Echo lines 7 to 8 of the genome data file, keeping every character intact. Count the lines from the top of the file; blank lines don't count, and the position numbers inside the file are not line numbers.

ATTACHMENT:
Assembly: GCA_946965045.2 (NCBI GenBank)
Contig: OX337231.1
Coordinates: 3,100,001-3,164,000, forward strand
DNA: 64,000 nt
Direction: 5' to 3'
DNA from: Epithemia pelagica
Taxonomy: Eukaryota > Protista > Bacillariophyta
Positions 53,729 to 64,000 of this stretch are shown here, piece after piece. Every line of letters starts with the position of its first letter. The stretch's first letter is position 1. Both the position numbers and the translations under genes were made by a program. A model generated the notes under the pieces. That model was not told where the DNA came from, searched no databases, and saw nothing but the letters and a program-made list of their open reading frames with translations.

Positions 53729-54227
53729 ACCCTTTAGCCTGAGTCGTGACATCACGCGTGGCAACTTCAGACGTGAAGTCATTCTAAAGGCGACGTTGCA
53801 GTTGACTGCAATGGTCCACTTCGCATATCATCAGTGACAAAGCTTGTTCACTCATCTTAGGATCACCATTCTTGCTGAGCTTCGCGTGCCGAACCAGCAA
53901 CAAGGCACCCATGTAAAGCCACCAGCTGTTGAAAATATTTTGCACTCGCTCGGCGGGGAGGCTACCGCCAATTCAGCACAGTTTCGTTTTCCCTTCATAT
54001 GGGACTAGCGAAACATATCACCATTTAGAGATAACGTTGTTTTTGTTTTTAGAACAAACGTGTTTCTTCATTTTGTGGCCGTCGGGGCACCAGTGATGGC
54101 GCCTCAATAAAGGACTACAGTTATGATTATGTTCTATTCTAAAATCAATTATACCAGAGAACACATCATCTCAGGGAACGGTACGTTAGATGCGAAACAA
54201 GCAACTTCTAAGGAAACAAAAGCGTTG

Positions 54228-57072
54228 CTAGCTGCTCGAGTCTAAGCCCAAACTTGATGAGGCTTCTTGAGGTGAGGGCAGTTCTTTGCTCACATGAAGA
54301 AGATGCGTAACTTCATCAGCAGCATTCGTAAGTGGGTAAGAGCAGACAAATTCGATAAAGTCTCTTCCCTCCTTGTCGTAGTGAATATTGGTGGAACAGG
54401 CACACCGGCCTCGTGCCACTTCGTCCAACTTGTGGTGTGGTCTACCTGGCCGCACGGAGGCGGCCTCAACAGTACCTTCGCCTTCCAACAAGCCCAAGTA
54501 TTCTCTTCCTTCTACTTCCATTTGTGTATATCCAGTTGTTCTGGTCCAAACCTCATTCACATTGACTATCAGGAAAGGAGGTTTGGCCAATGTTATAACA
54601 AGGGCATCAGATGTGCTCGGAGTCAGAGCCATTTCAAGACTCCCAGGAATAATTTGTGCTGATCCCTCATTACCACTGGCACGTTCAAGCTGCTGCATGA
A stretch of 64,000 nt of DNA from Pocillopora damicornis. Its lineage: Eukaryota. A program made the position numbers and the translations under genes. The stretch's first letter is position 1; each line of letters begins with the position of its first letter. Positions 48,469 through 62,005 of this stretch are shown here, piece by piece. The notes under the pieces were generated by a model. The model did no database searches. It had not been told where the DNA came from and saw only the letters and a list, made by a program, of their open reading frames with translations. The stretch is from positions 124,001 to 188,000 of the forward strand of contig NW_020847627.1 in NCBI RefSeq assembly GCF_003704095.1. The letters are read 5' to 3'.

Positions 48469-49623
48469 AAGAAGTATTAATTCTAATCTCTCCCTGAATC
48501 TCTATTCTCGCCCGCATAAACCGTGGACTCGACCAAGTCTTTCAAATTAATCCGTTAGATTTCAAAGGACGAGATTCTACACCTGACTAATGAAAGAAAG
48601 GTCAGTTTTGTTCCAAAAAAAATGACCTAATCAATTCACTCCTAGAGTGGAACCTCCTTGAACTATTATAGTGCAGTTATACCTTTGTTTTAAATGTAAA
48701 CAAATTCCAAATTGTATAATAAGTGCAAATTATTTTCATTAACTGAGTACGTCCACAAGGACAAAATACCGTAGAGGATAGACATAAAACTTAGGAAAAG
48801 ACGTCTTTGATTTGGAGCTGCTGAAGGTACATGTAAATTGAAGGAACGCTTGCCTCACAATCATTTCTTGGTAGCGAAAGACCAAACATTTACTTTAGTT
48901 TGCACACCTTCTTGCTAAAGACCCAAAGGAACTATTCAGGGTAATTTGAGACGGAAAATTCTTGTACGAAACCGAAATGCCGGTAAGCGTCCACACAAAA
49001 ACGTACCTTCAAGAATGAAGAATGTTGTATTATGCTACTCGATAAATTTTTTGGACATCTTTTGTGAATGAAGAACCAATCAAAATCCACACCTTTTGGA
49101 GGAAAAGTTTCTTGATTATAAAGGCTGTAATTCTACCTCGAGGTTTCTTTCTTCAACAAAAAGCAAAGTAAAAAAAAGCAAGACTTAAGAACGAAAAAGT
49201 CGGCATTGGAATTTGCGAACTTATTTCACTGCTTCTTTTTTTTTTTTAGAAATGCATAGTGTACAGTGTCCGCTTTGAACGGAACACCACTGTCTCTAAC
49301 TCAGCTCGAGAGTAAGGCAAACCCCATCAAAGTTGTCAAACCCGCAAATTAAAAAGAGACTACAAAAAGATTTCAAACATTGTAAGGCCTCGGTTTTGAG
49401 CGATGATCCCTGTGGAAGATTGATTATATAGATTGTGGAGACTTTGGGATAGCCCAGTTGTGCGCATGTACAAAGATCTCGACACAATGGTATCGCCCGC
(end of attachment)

Taxonomy: Eukaryota > Protista > Bacillariophyta
Positions 53,729 to 64,000 of this stretch are shown here, piece after piece. Every line of letters starts with the position of its first letter. The stretch's first letter is position 1. Both the position numbers and the translations under genes were made by a program. A model generated the notes under the pieces. That model was not told where the DNA came from, searched no databases, and saw nothing but the letters and a program-made list of their open reading frames with translations.